Finding out from your carrier how you can benefit will make a big difference, as it can help you prioritize which things to tackle first. If your insurance carrier is less than forthcoming about what you can do for yourself, you should take note of this. If they're like this now, imagine how helpful they'll be if you have to file a claim.
There are a number of circumstances that can help you get auto insurance for lower rates.
Plenty of people pick where to live based on its proximity to where things are. If you're in a city where pretty much everything you need is right at your fingertips, you might be able to sign up for a service where you're only charged for the miles you drive.
While this option is not available everywhere, this insurance option typically charges a base rate and then a per-mile charge. If you rarely drive your car, there's no reason to be paying the same amount as someone who's out on the road non-stop.
Peter Vitale knows that your rates will rise slightly as you inch into your 70s and 80s. However, there are some insurance companies that will offer money off if you're heading into your retirement years. Doing some research into available carriers in your area can help.
Policies and Life Events
Sometimes, bundling your home, auto, commercial, etc. insurance can go a long way in terms of bringing your rates down. Sometimes, just purchasing your own home or getting married can qualify you for a discount.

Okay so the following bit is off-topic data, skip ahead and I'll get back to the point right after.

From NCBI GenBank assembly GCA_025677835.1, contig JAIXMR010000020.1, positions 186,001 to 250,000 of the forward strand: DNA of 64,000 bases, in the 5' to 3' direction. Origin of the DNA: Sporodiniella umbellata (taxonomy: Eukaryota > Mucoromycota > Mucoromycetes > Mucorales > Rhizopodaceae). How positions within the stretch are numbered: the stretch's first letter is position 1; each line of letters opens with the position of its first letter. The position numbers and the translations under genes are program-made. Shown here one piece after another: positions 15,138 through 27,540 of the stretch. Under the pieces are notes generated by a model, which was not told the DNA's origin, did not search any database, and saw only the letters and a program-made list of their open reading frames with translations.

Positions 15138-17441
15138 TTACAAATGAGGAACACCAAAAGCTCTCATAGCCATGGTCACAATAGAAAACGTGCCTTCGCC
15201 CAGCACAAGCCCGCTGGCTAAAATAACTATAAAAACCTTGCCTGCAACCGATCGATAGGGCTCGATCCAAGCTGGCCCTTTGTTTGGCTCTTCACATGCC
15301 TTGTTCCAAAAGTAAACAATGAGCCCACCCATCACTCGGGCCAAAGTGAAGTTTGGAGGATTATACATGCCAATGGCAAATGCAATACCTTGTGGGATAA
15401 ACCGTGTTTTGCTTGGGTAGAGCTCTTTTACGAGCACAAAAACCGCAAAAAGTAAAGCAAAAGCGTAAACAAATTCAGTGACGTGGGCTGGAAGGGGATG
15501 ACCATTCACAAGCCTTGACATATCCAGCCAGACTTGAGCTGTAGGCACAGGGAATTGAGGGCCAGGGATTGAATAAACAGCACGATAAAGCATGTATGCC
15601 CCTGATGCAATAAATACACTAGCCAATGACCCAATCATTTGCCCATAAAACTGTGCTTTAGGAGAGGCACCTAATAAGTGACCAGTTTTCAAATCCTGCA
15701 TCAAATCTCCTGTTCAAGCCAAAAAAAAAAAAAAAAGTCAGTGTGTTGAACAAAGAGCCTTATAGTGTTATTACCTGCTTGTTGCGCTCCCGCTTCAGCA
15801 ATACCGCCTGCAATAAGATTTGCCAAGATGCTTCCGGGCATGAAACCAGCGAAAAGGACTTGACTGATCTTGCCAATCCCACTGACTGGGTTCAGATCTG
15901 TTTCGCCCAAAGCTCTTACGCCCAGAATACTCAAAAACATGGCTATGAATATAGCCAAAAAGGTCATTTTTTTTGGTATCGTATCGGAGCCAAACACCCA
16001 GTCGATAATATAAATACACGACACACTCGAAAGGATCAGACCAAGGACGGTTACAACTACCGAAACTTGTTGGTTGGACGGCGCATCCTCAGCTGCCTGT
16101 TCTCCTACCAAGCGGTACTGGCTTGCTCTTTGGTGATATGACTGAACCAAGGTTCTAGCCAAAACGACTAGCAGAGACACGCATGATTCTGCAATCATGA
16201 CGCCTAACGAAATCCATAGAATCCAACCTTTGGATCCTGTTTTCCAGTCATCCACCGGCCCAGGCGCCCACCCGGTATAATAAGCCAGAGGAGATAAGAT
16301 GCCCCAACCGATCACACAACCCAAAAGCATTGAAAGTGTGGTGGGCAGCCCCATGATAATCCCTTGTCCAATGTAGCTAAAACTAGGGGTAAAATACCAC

The safer your car is, the more likely you are to get a discount. So, check to see if advanced features, such as tracking devices or anti-theft protections, will lower your rates.
Adjusting Your Policy
When a bank or a lender owns part of your car, they have the right to dictate what kind of insurance you get. When you own your car though, you get to decide. If you've paid off your car in full, you might be able to drop collision or comprehensive coverage. This does mean that you'll be on the hook for repairing your car on your own if you cause an accident.
About Peter Vitale
Michigan-based Peter Vitale is an insurance expert and a trusted leader in the industry. He's helped numerous small- and medium-sized insurance agencies understand how to improve their customer engagement, sales policies, and marketing angles. His larger goals include establishing better corporate culture for the benefit of both customers and employees alike. He lives in Oakland County and serves on the Board of Directors at the Better Business Bureau. He loves to share what he's learned from his many years at work.